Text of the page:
Add Fast Artillery and SP Mortars

Add Missing Self-Propelled Artillery

PG/AG classify self-propelled artillery (SPA) vehicles in certain ways that affect overall national balances by creating or filling holes in capabilities.

PG/AG's original SPA:

  • Germany = Germany suffers from either low-ammunition SPA or low-range SPA (e.g. StuG IIIb).
  • USSR = The USSR suffers from an early lack of SPA. The Su-122 finally brings a balance of armor, speed, firepower, range, and ammunition supply. The SU-122 is more important to the USSR than the M7 Priest is to the USA because the SU-122 makes up for the Soviet lack of tracked transport for towed guns and thus a Soviet general will buy an SU-122 for applications where a US general can buy a half-track-towed gun.
  • Britain = Britain suffers the Sexton's 3 Movement Point (MP) error and does not have the M7 Priest that the US shipped in 1942.
  • USA = The USA initially lacks a 105mm SPA (wrongly) but quickly enjoys a full menu of good SPA including the fast M8 HMC and M3 half-track that can backup recon and M18 tank destroyers.
Possible Additional SPA:


  • SdKfz 251/9 (or 250/8) Half-Track = PG/AG made the 251/9 "recon"-class and the early Pz IV "tank"-class (both direct-fire fire support) even though they have the same 75mm L24 gun as the StuG IIIb artillery. The 251/9 had little elevation but it was about the same as the StuG so you could make the 251/9 a 1-hex-range SPA to give the Germans fast SPA. The 250/8 was the light half-track with the same gun.
  • SdKfz 250/7 Half-Track = This 80mm-mortar vehicle is another fast SPA option for the Germans (see the mortar post for "leg" mortars in PG/AG).

  • BT-7A = The 7A was an artillery fire-support version with short 76mm howitzer to provide combined arms to the standard BT-7 with 45mm gun. PG/AG gives its "BT-7" the 76mm firepower but classifies it as "tank" like the early Pz IV. The 7A was rare but rarity never stopped JagdTiger purchases in PG/AG, so you could include a BT-7 "tank" with 45mm and a BT-7A "artillery"-class SPA to give the Soviets a fast, tracked SPA at the start of the war (1- or 2-hex range, depending upon investigation of gun elevation, etc.).

  • Sexton = Fix the speed to 5MP.
  • M7 Priest = Add the US-supplied Priest. However, the British did not get a reliable supply of ample 105mm ammunition, which is why they developed the Sexton with their own 25pdr gun, so perhaps reduce the ammunition supply or make the M7 unpurchasable.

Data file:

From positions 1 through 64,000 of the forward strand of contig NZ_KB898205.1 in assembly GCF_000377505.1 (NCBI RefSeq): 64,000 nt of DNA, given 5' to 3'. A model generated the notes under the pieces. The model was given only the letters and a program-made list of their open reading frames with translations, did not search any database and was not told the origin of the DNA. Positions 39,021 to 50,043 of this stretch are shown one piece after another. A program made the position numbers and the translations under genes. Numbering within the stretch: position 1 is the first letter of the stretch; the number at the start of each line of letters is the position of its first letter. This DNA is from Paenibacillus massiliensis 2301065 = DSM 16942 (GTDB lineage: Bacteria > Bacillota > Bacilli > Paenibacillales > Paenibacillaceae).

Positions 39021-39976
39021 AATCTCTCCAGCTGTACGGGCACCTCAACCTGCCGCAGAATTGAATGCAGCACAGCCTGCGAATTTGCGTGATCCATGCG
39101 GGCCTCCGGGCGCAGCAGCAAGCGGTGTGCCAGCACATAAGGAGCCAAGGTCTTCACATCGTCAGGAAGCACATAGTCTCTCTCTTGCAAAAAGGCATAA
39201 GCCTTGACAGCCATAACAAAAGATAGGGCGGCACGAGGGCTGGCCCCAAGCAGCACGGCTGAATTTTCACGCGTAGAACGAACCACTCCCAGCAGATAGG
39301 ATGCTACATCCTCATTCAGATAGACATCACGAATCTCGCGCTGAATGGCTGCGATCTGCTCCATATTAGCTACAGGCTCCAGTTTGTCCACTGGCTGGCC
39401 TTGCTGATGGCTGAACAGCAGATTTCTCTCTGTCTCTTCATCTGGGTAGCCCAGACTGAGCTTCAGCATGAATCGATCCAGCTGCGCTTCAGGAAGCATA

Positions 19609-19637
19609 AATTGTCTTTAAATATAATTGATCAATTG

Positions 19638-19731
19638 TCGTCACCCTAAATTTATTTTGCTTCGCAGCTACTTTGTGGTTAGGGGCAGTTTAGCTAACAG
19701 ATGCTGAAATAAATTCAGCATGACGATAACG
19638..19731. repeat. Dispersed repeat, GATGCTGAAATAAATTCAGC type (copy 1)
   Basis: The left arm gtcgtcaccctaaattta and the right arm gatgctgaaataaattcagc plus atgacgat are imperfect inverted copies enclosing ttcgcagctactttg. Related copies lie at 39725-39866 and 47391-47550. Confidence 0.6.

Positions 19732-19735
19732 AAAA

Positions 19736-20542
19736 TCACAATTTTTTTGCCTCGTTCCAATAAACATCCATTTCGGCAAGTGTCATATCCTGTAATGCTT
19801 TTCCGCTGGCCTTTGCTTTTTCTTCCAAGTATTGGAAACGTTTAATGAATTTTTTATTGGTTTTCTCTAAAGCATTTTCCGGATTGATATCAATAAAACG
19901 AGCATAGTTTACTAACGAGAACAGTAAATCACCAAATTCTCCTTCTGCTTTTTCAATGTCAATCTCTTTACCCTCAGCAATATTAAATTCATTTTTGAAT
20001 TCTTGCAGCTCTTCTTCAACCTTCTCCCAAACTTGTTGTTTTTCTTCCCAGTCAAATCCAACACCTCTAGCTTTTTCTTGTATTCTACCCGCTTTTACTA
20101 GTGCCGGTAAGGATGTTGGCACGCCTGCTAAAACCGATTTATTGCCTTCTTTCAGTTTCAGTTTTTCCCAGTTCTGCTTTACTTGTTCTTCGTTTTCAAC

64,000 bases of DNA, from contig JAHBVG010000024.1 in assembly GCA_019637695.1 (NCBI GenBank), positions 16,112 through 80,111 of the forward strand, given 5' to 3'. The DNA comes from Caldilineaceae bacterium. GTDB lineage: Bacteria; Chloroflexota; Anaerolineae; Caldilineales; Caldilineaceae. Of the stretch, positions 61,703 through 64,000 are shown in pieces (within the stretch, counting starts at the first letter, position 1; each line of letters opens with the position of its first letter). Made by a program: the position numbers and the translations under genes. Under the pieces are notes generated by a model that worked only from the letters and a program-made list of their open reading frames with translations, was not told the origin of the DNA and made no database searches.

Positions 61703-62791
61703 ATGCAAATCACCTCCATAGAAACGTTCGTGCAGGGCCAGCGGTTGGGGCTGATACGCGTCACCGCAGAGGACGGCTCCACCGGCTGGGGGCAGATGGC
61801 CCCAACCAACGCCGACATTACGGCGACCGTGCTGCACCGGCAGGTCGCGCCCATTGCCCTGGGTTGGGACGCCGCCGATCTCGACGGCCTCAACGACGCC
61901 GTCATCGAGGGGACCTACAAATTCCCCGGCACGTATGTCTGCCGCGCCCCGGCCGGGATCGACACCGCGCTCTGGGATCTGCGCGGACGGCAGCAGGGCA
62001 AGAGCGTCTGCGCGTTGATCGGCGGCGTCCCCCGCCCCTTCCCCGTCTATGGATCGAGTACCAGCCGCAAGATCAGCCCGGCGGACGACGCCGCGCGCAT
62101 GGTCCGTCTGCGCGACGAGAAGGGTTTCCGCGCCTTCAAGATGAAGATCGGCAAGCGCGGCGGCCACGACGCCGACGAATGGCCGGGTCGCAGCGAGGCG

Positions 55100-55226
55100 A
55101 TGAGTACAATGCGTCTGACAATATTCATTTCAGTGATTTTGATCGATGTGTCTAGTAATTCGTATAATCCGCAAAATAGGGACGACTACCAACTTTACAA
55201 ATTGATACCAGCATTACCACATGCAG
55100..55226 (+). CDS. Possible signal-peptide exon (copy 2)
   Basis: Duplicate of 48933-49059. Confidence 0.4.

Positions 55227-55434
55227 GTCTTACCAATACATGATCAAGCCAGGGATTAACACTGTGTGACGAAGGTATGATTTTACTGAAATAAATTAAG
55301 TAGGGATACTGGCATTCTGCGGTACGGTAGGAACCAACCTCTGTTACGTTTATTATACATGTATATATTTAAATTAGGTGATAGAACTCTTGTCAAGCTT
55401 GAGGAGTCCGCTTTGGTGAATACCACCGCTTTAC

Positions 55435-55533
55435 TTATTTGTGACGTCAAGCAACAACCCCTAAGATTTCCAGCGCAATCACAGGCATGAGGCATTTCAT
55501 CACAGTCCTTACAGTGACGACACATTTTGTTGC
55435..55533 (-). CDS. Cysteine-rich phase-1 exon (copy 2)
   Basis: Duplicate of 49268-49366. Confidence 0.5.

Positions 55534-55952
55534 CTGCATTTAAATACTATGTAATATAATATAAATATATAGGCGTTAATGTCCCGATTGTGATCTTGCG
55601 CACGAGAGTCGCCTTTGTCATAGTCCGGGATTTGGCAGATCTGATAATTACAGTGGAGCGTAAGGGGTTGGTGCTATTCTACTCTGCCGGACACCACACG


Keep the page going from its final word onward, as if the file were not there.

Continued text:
• Carrier 3in Mortar = This version of the Universal Carrier (a.k.a. Bren Carrier, although it carried a lot more than Bren LMGs) mounted a 3-inch mortar. Canadian documents refer to it in a way which suggests it was a common vehicle.

  • T19 HMC Half-Track = 324 T19 half tracks beginning in early 1942 provided 105mm-howitzer SPA until replaced by the M7 Priests.
  • M4/M4A1/M21 Half-Track = These 81mm-mortar SPA would add more flavor as a 1-hex-range SPA (see the mortar post for "leg" mortars in PG/AG), although the USA already has the 75mm half-track SPA with a 2-hex range--which, by the way, should be the T30 HMC with 75mm pack howitzer.
  • T30 HMC Half-Track = This is the proper name and vehicle for the Army's 75mm (howitzer) half-tracked SPA, while the M3 GMC half-track with "French 75" (gun) should be "tank destroyer" (TD) class with Sherman firepower and available as a TD at the start of the war (although, after the M10 arrives, the M3 GMC did find other employment and the US Marines liked to use the M3 GMC as fire support throughout the Pacific war).

Initiative: You could modify Initiative by tactical flexibility such as speed of redeployment or relaying. With US half-tracks, the M4 was intended to dismount and only fire from the vehicle in emergencies, while the M4A1 had a reinforced floor for mounted firing but no traverse, and the M21 further added forward-firing with 60-degree traverse. The British Carrier had a 360-degree-traverse turntable.

Updated 3/22/07: I added British information and Initiative information here. Also, see Arty's Anti-Tank, Initiative Penalty.


Add Toggled Air Defense to Ships

Give your battleship AD/AA status on-the-fly.

Others have created Air-Defense (AD) ships as separate units. However, you can use the mirror-unit method to create a toggled AD status for any ship including battleships and aircraft carriers. Simply create, say, an Iowa-class battleship as an AD class and then assign a "regular" capital-ship-class Iowa as transport to the base AD unit. You similarly can add toggled anti-aircraft (AA) ability to any ship. Use a modified icon to identify status at a glance. Perhaps you might give toggled AD ability to modern battleships and CLAA cruisers and give AA ability to dual-purpose-gun destroyers.*

CL54 USS San Juan
an AA cruiser with dual-purpose 5-inch guns
instead of a cruiser's usual 6- or 8-inch guns:

The result is not purchasable but ships are not purchasable in PG/AG anyway. Depending on your combination of move and fire activities, you might end a turn in an undesirable status or have to forgo a move but overall this system provides more flexibility and more realism.

*Whether you use this method or not, remember that the United States, Japan, and Britain used dual-purpose 5-inch guns so check the AD/AA firepower compared to other nations' firepower.